Travelling solo is amazing but sometimes when we are thrust into surroundings which are unfamiliar to us, the shock can sometimes be too much. The people, the heat, the sounds and the hygiene may not be what you’re used to and you may think that this only applies if you are heading somewhere like India, but it can really happen anywhere especially in places where you are in the minority. This article covers how you may feel when you experience it and how to deal with culture shock.
What is Culture Shock?
Culture shock is our body’s way of reacting to the change in our environment, whether it is a different climate, different language or different foods. Don’t underestimate the effect it can have on your body. Social behaviours may surprise you, people may not be as friendly or welcoming as you initially expected and you may be feeling unconfident, confused or nervous about wanting to go outside as you feel like an obvious outsider.
After the initial excitement wears off, you may notice many differences in your new environment as you move into an unfamiliar culture to your own, such as people staring at you out of curiosity or invading your personal space more than you’re used to. It may be that you’re finding it difficult to cope with being away from home, your friends and your family or your everyday routine. The language barrier may be a problem so invest some me in learning a new phrase each day. Once you become more comfortable with the language, your confidence will soon grow.
Discovering that other cultures do not have the same set of values as you as well as different beliefs can make you crave familiarity and feel uncomfortable in your surroundings. Don’t be quick to judge others just because their circumstances are different from yours. You may find that you share more common ground than you initially thought. Allow yourself me to get used to your surroundings, embrace the new culture one day at a me and you’ll soon adapt. You may even find that your fear of differences with others is now something to savour.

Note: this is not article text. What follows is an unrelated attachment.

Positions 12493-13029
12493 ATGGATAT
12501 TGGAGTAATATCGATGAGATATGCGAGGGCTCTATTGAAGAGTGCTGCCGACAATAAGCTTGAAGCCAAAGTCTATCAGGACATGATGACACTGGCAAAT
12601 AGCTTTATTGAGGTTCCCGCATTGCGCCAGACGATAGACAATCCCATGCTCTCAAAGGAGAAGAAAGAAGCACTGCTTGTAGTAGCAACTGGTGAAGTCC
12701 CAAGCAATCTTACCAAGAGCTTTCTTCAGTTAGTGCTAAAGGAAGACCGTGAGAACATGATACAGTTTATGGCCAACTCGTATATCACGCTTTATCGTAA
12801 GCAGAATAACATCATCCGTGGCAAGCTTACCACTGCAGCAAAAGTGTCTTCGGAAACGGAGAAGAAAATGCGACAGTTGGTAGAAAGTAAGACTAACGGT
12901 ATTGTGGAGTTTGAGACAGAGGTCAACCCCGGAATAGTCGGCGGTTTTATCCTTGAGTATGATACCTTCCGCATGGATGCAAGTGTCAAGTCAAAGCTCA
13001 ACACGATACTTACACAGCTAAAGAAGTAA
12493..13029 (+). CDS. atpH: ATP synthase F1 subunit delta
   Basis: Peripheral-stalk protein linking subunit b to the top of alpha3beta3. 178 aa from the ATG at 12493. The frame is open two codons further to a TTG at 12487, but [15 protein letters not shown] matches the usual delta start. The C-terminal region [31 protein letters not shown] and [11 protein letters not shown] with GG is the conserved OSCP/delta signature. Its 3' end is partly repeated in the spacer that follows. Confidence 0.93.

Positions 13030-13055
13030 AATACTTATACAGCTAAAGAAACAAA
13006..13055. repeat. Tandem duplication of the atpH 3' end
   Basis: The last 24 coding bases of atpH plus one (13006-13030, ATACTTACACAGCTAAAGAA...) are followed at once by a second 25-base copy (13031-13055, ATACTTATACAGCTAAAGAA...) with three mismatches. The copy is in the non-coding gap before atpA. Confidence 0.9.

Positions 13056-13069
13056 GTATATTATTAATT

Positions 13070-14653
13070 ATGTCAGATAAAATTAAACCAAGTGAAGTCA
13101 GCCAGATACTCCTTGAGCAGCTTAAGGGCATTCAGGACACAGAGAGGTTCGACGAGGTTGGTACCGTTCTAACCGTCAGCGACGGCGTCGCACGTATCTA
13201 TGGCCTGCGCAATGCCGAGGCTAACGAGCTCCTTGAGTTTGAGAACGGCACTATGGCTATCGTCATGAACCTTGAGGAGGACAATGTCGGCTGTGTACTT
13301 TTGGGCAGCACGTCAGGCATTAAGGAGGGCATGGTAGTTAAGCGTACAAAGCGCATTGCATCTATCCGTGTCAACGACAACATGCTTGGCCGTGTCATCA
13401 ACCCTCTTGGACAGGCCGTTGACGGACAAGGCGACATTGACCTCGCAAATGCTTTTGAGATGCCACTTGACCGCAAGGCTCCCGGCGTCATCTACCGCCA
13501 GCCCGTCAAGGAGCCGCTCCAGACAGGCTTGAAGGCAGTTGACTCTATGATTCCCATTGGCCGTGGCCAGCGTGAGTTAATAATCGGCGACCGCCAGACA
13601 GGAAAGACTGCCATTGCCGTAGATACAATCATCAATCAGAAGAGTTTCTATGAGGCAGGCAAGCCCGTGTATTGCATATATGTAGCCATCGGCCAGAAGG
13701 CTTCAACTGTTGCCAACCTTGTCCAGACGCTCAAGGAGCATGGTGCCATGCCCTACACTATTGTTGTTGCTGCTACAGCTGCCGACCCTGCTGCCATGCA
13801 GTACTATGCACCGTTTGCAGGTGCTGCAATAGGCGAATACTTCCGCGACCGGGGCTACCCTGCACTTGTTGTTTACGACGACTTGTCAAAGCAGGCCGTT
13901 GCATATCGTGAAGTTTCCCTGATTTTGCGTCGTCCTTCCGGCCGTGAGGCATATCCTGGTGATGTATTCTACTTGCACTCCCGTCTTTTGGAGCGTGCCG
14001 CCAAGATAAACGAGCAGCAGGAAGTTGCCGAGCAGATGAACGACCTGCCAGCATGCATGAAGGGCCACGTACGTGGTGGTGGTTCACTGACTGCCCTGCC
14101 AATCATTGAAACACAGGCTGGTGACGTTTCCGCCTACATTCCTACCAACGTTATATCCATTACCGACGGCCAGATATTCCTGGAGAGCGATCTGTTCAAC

Immersing yourself within the local culture, and seeing yourself as a unity rather than an outsider will help create an understanding of the country that you are in. Being more accommodating to other cultures doesn’t mean losing your identity, it means being more comfortable with others and them also with you, to create no divide or behaviour that can be mis-read and offensive.
A country is only defined by the people within it, so while sights and places can be breathtakingly awesome, you’ll never truly know a place unless you speak freely to the people within it. Embrace the locals, join in with their activities, try the local food and above all, do as the locals do. Not only will you enjoy your time so much more, but you’ll come away with a more enriched experience of what life is really like within another culture.
How To Deal with Culture Shock
1. Find out as much about the country as you can. Integrate with it instead of seeing it as separate from you.
2. Keep a journal and write down how you are feeling. Mark yourself out of 5 for how you are coping. Write in it every day and look back to see how you are progressing.
3. Stop comparing. Things may not be running smoothly but that’s the way it runs there. Don’t compare it to your home.
4. Make plans to help the time pass quicker and write down your goals for your trip. Keep looking at them to remind you of why you are there.
5. Tell yourself that if you still feel the same tomorrow, you’ll book a flight, then when tomorrow comes tell yourself again that if you still feel the same way tomorrow, you’ll book a flight.
Don’t underestimate culture shock. I recently experienced it when I moved to Spain even though I am European. Realise that that is what it is and that it is perfectly normal then you can adapt and begin to enjoy your new adventure.
I created a Solo Girl’s Survival Kit which helped to lift my mood during those moments of feeling lost and homesick. Being equipped with the right mood triggers can give you that added reassurance that you can do it and be your personal first-aid kit for the moments when you feel that you can’t.